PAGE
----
Recognizing The Red Flag Client (Like a Bad Date)

Posted: June 30th, 2010

Photo by Kioan (Flickr)

Photo by Kioan (Flickr)

Picture this: A potential client consults with you. You give a (rather pricey) estimate. He is still interested and looks like a nice project to keep you going for a while.

Then you get to further discussions. He doesn’t pay attention to your suggestions. He is unclear of his goals and vision for the project. You just don’t see eye-to-eye.

Memories of a bad date are popping into your head.

So now you face an interesting dilemma in freelancing. Do I give up a great project and the nice income it will provide or do I take those red flags into account and let this client slip away to another freelancer?

Well, do bad dates ever get a second chance?

OK, maybe once in a blue moon but you eventually become quick to learn that, at any signs of trouble, it’s time to bolt.

On the other hand, with clients, it’s not so easy. Especially if you have kids to feed and rent or mortgage payments looming every month. When your own livelihood is at stake, turning down clients doesn’t seem like a very wise option.

Let’s, however, take a look at the real cost of turning down work from “bad date” client for a second.

It’s not the lost income

It’s easy to see that letting a potential (but temporary) cash cow go is equal to taking money right out of your pocket. The mistake in this line of thought is that you haven’t earned the money yet. There is no income lost at all.

Note that the keyword here is earned. How many hoops do you think you’ll have to jump through to even know what the project scope is and create a spec for it? Plus working with a client who isn’t aligned with your own style and goals means you’ll be spending most of your time trying to figure out and give the client what he wants while he continuously rejects your work.

All this adds up to significant extra time aside from the actual time worked on the project. And extra time costs you money in time that can be spent with clients who work well with you.

Read the signs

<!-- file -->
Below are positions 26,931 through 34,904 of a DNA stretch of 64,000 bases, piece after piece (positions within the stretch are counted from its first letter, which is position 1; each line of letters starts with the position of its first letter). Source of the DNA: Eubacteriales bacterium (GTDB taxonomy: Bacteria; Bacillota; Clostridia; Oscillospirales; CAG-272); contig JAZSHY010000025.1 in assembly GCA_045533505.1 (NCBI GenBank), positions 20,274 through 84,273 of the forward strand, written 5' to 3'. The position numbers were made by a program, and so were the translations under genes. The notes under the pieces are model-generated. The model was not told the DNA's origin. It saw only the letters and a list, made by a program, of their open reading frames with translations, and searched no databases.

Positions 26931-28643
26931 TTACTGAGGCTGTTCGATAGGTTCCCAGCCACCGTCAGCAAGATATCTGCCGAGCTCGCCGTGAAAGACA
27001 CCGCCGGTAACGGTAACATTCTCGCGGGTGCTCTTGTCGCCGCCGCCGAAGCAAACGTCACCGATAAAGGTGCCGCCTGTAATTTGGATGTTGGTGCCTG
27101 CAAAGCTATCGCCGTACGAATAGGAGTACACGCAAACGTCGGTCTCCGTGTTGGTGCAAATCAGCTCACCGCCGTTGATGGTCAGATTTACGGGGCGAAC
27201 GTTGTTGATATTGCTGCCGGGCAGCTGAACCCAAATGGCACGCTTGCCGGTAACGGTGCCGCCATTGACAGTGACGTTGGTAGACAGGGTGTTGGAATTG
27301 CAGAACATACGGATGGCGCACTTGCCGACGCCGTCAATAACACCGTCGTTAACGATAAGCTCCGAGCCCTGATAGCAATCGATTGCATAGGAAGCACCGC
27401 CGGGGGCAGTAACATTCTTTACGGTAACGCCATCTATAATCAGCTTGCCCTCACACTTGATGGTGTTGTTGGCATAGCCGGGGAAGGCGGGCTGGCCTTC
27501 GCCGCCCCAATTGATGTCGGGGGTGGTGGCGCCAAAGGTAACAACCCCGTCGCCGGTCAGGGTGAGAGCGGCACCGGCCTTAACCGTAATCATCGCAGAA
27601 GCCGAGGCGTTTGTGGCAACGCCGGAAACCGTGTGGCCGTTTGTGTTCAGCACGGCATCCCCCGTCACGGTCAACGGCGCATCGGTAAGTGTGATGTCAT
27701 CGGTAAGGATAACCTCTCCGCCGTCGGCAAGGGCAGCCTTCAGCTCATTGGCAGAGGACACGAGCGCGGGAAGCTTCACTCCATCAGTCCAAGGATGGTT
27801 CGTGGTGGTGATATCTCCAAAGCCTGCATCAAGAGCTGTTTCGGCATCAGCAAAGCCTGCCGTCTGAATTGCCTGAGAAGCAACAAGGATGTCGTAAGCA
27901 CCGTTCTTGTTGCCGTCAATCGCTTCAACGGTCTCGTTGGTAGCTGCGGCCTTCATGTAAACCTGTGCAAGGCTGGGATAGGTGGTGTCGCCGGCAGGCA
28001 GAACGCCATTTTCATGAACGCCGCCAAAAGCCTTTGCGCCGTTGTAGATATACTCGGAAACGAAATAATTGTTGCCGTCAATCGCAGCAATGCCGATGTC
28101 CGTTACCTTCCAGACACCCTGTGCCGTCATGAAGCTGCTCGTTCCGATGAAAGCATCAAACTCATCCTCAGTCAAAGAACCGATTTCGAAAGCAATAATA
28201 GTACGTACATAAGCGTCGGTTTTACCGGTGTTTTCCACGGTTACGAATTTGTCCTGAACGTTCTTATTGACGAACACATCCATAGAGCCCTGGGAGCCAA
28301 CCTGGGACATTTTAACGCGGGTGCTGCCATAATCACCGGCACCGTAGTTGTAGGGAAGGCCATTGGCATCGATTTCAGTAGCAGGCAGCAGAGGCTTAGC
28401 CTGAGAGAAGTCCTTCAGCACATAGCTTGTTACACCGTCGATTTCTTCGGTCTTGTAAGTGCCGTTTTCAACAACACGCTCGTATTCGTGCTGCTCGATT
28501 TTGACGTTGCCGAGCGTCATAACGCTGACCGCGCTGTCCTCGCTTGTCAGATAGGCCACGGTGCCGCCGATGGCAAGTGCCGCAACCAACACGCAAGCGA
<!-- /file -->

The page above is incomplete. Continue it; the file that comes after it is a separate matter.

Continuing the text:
Much like a bad date (hell, we can say exactly the same as a bad date), your un-ideal client carries visible warning signs to stay as far away as possible. These can easily be seen within the first few consultations of a project.

  • The client is not receptive to your  suggestions. You begin to wonder why you were chosen in the first place.
  • One sided (that would be favoring the client) and long communication through emails, IM or calls. While you’re trying to comment and advise, you are interrupted with speeches on the client’s requirements.
  • The client couldn’t “work” with several other previous freelancers. It’s important to ask about this since it usually means others had enough of the client in the past.
  • You can’t figure out what the client wants… even after spending the time on all the emails and calls.

Hey, I won’t go as far as to tell you to let the client down gently and run but it is in your best interest. There are plenty of other fish, er, I mean clients in the sea that are great to work with and have great projects available. There is no sense in getting down in your loss either.

Nothing like the job boards to get you back on track again.

* * *

Let me know some more of the warning signs you’ve experienced with “bad date” clients in a comment below.

More on the author, Johnny Spence
Johnny is the founder of The Freelance Rant and a freelance web programmer with 8 years in the business. Have a visit at his company Oscarrr!web or see what he's up to on Twitter.

10 Comments. Join In!

  • Tweets that mention Recognizing The Red Flag Client (Like a Bad Date) - The Freelance Rant --

    June 30th, 2010 at 9:52 pm